On November 6, 2021, the Society for Armenian Studies (SAS) sponsored a special event via Zoom in honor of Professor Seta B. Dadoyan, a prominent scholar of Armenian Studies. Prof. Dadoyan was recognized by SAS for her outstanding service and contribution to the field of Armenian Studies during her more than forty-year career in the field. Born and raised in Aleppo, Syria, Dadoyan is the author of 12 books and more than 50 articles. She received her B.A from Beirut College for Women, M.A from American University of Beirut (AUB) and Ph.D. from V.A.G. Moscow [via Yerevan State University]. Dadoyan was a professor of Cultural Studies, Philosophy, Art and History of Science and Technology at the American University of Beirut (AUB) between 1986 and 2005. She has also taught at other universities including the Haigazian University (1981-1986), Columbia University (2002, 2006), St. Nersess Seminary (2007-2010), and the University of Chicago (2010). She is the first Armenian woman to have received a Doctor of Sciences in Philosophy focusing on the history of Armenian philosophy. Dadoyan’s research concentrates on medieval as well as modern Armenian history with a special focus on the Armenian political, social, and cultural experience of the Armenians in worlds of Islam since its advent in the seventh century. She has been awarded by the “Mesrob Mashtots‘ Medal and Pontifical Encyclical” in  2015, “The Medal and Certificate of David Invictus-Anhaght”, Highest Award of the  Armenian Philosophical Academy of the Armenian Academy of Sciences in  Yerevan in 1999, elected “Fellow of the Royal Institute for Inter-Faith Studies”, Amman, Jordan in 1997, and the “Uzunian Award for Author of Best Armenian Book” in 1987. The “SAS Lifetime Achievement Award” in Recognition and Appreciation for her Outstanding Service and Contribution to the field of Armenian Studies (2021) is her fourth award.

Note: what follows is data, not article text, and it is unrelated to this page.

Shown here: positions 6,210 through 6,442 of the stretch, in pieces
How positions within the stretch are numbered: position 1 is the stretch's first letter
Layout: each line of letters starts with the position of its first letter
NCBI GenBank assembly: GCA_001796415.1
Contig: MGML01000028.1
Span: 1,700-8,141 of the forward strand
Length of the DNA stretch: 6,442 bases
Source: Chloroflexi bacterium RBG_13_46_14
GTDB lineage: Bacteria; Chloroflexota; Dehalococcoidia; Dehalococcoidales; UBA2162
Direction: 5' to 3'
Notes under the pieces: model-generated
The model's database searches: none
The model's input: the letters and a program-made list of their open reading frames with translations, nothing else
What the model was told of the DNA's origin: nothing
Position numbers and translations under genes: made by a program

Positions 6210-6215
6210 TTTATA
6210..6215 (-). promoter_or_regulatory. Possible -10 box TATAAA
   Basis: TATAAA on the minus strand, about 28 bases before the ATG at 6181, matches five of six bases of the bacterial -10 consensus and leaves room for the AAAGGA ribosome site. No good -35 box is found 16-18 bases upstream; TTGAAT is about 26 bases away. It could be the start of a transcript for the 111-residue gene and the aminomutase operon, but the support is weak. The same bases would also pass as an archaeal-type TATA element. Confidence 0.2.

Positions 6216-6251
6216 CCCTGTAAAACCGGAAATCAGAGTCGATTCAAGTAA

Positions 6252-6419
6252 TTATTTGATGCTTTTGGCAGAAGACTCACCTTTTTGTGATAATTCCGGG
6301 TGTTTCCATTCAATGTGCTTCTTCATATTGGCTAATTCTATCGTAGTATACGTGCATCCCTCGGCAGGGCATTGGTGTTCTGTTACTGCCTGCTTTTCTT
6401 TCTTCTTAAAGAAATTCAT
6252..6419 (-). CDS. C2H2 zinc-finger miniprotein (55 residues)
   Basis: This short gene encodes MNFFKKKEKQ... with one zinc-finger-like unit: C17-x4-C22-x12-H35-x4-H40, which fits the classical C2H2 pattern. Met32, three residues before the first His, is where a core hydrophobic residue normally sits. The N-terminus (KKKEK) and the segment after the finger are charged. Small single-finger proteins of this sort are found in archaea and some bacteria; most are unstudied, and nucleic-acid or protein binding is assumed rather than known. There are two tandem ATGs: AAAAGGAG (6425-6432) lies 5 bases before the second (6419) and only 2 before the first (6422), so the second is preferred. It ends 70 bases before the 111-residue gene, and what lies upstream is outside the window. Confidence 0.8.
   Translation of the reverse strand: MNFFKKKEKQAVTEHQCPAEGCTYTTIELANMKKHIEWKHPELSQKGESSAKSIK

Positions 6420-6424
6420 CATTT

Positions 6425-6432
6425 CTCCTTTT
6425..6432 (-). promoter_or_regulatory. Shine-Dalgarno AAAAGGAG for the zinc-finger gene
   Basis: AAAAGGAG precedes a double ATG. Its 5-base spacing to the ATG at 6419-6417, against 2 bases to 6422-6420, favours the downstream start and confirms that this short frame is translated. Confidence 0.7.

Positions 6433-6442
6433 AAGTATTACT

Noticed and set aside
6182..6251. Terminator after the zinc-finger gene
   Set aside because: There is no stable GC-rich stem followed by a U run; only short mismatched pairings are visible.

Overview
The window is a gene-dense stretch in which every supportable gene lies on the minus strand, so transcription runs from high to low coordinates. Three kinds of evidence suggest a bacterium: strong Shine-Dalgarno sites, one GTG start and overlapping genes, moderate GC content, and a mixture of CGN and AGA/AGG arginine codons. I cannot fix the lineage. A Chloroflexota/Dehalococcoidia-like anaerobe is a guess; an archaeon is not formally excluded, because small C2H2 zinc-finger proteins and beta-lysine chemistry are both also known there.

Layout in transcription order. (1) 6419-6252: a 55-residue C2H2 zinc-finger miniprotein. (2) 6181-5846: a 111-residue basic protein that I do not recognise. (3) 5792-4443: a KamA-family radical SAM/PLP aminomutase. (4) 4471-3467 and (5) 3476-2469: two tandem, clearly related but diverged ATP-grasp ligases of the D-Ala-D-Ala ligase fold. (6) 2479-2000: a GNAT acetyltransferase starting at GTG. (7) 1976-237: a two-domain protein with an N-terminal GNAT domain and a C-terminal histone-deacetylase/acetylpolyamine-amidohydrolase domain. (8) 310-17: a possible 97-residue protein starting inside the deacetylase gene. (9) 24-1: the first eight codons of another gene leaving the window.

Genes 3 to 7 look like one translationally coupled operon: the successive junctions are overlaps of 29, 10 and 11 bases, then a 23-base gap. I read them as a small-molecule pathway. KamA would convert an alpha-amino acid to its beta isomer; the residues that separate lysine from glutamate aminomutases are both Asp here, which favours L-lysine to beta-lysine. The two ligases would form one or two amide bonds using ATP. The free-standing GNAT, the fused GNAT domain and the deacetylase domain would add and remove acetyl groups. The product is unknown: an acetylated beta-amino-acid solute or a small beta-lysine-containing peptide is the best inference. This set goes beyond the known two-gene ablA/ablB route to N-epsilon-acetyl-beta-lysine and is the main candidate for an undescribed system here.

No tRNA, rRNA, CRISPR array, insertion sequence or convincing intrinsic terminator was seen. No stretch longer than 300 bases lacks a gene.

Prof. Bedross Der Matossian, President of SAS and Associate Professor of History at the University of Nebraska, Lincoln, after providing a brief biographical background of Dadoyan, discussed in detail her contribution to the field of Armenian Studies by concentrating on few important books written by her. He said that Dadoyan’s research on the Armenians during the last century of the Fatimid Caliphate in Egypt demonstrates a phase in the perpetual alliance between heterodox and Muslim Armenians and the Muslims. Der Matossian specifically concentrated on Dadoyan’s trilogy, The Armenians in the Medieval Islamic World, published between 2011-2013. In these three monumental volumes Dadoyan reconstructs the history of the Armenians in the Medieval Islamic World from the Arab period in Arminyah during the seventh century to the eleventh century; from the Armenian realpolitik in the Islamic World and diverging paradigms, as the case of Cilicia through elevenths to the fourteenth centuries; and finally from medieval cosmopolitanism and images of Islam, thirteenth to fourteenth centuries.

In the final section of his introduction, Der Matossian concentrated on her magnum opus entitled Islam in Armenian Literary Culture: Texts, Context, Dynamics (Louvain: Peeters 2021). Der Matossian said that the book is an important contribution on the Armenians’ perception of Islam since its inception and considered it a major contribution not only to the field of Armenian Studies but also to Islamic, as well as Interfaith Studies.